Corporates need to stop being afraid of working with startups. Really.

A lingering question in almost every corner among giant tech companies is “How can we work startups?”

Obviously in this day and age, one would answer positively that corporates wouldn’t survive without startups. But that would never have been the answer a couple of years ago; the go-to way was to acquire to protect market share.

Given the rise of disruptive technologies in so many spaces (Financial Services, IoT, Insurance, Health, etc.) -along with their respective blend words- corporates are finding it valuable to figure out how to leverage what startups have accomplished through mutually beneficial partnerships. We are witnessing a slow shift towards to what I call “the third form innovation” (the first two being organic and inorganic); corporate-startup partnerships.

Forging meaning partnership attains a win-win scenario for both parties, as Giuseppe Zocco, co–founder and partner at Index Ventures describes on Nesta’s publication of ‘Guide to Successful Corporate-Startup Collaborations’.

According to Zocco, companies can achieve such a success in a number of ways. First, as a customer, by buying in the solution that the startup offers and leverage those new technologies to improve internal efficiency and service level to their own customers. Second, they can establish a ‘channel partnership’ by providing a joint solution to their customers. Alternatively, a large firm can build a long–term relationship, by either becoming an investor in one or more startups, or even by acquiring them.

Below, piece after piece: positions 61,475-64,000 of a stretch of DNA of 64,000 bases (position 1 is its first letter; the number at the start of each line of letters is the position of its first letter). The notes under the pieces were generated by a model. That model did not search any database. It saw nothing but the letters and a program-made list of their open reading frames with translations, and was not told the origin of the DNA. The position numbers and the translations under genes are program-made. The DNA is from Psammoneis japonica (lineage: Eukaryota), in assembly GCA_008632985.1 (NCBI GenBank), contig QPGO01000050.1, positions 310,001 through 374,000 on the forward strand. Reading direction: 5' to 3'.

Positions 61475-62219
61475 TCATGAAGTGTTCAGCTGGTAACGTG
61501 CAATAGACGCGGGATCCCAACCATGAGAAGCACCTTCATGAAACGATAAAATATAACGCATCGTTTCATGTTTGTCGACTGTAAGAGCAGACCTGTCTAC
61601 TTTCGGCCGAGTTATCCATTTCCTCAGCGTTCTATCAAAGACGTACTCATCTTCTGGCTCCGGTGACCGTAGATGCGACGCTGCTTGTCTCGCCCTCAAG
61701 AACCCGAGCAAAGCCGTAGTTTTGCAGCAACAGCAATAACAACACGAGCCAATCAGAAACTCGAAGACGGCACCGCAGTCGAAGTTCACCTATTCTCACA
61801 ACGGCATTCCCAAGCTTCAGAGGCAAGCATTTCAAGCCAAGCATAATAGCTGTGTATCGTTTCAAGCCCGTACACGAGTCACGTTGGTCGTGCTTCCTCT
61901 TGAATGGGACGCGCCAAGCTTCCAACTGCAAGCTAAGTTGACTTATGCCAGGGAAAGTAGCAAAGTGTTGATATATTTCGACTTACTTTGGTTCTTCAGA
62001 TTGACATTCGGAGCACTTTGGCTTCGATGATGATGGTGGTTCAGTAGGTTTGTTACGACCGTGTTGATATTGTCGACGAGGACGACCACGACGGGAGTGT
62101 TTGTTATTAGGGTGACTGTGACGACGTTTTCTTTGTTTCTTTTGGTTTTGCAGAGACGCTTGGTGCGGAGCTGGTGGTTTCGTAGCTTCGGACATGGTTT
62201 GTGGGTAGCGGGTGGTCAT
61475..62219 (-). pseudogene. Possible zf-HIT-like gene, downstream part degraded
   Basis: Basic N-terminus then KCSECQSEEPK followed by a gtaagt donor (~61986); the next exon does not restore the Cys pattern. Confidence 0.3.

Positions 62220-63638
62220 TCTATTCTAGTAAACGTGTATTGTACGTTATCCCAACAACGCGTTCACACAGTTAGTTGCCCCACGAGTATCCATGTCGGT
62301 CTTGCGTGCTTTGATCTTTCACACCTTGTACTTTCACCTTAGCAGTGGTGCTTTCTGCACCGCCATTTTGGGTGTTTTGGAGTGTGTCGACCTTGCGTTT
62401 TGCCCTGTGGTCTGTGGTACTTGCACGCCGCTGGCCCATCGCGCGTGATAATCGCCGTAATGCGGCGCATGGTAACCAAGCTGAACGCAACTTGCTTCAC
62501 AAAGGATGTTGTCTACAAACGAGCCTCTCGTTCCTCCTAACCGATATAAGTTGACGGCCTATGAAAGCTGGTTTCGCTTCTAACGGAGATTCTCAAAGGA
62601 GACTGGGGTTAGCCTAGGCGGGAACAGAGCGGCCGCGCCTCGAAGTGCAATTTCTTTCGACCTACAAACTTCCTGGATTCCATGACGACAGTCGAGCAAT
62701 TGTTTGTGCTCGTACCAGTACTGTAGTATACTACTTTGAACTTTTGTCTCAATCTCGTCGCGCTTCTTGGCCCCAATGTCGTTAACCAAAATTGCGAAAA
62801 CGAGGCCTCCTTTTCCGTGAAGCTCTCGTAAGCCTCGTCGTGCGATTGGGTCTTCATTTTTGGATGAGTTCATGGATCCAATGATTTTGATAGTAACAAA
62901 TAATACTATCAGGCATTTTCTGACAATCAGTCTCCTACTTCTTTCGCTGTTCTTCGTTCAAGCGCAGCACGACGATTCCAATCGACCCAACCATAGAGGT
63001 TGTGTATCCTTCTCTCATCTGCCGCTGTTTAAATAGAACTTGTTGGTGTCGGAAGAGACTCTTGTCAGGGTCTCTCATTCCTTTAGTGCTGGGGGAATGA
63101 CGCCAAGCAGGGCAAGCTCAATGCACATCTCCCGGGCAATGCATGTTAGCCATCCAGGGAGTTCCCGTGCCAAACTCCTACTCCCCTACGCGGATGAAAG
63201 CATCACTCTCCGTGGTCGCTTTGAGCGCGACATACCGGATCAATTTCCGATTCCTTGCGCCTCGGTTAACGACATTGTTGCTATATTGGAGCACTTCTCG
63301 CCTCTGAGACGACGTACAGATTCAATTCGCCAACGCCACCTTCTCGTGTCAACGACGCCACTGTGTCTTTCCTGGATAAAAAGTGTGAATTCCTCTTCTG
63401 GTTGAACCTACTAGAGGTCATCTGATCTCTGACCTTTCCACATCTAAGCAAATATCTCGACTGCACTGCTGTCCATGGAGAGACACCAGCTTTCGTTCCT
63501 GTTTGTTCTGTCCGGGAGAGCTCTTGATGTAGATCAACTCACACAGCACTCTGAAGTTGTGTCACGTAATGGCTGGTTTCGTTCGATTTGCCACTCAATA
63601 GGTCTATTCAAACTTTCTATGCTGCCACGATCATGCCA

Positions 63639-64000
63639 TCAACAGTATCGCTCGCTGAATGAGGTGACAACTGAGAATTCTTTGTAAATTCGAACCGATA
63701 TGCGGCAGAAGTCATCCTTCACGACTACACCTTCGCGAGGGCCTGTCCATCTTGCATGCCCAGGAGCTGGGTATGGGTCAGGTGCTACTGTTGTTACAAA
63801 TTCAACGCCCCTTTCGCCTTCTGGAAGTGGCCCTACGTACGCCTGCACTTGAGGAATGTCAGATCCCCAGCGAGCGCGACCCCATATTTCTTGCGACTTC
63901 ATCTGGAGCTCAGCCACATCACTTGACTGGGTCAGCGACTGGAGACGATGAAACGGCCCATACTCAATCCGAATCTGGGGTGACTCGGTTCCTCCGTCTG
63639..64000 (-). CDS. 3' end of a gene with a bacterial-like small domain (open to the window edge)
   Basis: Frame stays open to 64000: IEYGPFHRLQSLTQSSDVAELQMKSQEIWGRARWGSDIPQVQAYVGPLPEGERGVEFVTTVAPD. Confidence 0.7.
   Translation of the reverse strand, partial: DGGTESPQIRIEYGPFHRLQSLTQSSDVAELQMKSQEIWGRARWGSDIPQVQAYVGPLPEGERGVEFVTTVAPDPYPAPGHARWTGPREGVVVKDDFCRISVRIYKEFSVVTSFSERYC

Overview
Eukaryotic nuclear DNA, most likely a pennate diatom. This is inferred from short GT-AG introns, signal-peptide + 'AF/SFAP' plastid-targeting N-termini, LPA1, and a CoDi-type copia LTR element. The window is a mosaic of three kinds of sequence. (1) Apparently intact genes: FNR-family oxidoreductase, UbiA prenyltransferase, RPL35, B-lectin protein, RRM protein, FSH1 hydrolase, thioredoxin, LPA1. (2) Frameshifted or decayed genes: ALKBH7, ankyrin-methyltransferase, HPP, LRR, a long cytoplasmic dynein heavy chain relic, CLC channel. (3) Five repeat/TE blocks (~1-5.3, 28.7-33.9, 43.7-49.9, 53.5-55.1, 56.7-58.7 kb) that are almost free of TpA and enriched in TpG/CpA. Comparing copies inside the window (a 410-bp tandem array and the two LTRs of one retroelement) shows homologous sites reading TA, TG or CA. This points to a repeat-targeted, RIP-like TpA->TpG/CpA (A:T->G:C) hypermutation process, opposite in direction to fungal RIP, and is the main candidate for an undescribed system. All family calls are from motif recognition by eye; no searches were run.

Collaboration Framework
Collaboration framework, indicating how common types of startup programmes tend to deliver against key objectives to work with startups. Darkness of the field indicates stronger suitability to satisfy key objectives – Nesta (2014)

Another way to look at it is how a small and nimble startup would be able to detect and unlock new demand. Proof of concept to scalability might be an issue at this point, but the skills necessary for creating (something new) is not the same as scaling. In my experience developing startups, around 60% of them are very clear on their target sector and exactly know what their customer want.

As I work with both startups and corporates, another stark feature that only compels me to write more on this topic, is how big companies are so used to launching products that they can make, rather than built something that people actually want.  “INCREASE SCALE” is the name of their game.

But imagine if you have a proof of concept that suits well within your manufacturing, procurement and distribution channels? This is attained by constructively (and systematically) having a process on partnering with the abundance of talent out there available within startups actively working in your industry.

Corporate executives must tap into the explosion of growth in innovation from smaller companies, instead of only thinking about acquiring them. The old mindset of waiting for a new investment memo on whom to buy next is slowly changing into one that values partnership and the coming together of needs and wants of both parties to create success.